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Secretariat - there will never be another Thoroughbred by that name.

Naming a Thoroughbred

Date: 01/01/2017

All Thoroughbreds, regardless of their actual date of birth, are given an official birthday of January 1st to keep the age groups easily defined for race conditions. They must be registered with the Jockey Club within a year of their actual date of birth and must be DNA typed to prove their parentage. To be eligible for registration, both parents must be registered and DNA/blood typed and the foal must be the product of a live cover and not artificial insemination or embryo transfer. There are a few other rules which you can review here.

A Thoroughbred must be named by February of its 2-year-old year or a late fee will be charged. Six names in order of preference are submitted by the owner and the Jockey Club will decide which they can have. Horse names can be changed for a fee unless it has already raced or been bred. Names can be up to 18 characters, including spaces and punctuation. All horse names must be approved by the Jockey Club and there are a lot of rules about what you can't use:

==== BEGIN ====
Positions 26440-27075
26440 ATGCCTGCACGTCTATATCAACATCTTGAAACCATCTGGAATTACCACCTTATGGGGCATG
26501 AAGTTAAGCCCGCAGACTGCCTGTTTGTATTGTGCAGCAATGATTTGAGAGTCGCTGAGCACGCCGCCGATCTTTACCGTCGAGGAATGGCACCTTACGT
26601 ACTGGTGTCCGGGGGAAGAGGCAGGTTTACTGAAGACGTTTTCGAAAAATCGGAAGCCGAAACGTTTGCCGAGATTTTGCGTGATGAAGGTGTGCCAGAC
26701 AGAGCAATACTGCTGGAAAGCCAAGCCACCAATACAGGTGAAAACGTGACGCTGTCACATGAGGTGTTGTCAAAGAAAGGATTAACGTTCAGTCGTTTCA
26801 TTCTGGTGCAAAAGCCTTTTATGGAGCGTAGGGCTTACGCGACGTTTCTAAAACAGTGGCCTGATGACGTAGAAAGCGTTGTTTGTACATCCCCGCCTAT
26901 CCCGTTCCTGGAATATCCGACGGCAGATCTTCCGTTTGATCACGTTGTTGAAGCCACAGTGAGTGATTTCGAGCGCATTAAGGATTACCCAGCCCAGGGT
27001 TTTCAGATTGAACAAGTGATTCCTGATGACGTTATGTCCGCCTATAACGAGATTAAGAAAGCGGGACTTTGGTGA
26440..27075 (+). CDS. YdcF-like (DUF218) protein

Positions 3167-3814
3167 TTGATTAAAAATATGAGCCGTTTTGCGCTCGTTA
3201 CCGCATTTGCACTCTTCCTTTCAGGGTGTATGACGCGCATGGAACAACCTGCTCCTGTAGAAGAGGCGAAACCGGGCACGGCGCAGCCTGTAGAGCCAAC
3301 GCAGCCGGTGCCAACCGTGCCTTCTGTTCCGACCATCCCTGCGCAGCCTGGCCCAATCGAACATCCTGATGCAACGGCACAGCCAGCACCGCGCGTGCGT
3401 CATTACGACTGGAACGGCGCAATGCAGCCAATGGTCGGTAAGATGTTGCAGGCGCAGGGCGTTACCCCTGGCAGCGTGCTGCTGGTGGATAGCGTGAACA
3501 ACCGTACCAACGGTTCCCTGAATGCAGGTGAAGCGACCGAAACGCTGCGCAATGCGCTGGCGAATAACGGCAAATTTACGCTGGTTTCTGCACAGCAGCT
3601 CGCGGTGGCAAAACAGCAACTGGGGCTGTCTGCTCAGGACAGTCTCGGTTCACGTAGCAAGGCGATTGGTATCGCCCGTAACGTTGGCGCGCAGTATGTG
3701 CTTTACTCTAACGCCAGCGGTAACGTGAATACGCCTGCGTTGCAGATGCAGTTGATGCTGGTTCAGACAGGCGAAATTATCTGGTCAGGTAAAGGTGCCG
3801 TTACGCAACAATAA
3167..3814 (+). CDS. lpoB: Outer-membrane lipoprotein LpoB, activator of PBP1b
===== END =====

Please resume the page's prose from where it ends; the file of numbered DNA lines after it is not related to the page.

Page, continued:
The list of rules and restrictions is much longer than this and you can view them all here. The suggestive horse names restriction is the one many people, like owner Mike Pegram, try to get around with creative spellings such as Hoof Hearted, Isitingood, or Peony's Envy. You can browse the list of names currently in use or restricted at the Online Names Book. Names currently in use or which sound too much like them can't be reused until 5 years after the horse has left racing and/or breeding.

As you can see, there are a lot of requirements to meet when selecting a horse name so it can often be a tough task coming up with six names you like to send in on your request. If you are careful to check the Online Names Book to make sure your choices are not currently in use or reserved, it ultimately it comes down to whether the Jockey Club likes the names you selected and they can be quite picky.

If you have acquired a retired race horse who is missing his or her registration papers, you can find out what their registered name is from the identification tattoo under their upper lip. This tattoo is required for all horses who race in North America and is a permanent link between the horse and his registration info. Finding the name is free, and for a fee you can also find out about their career at the track. More on lip tattoos can be found here.

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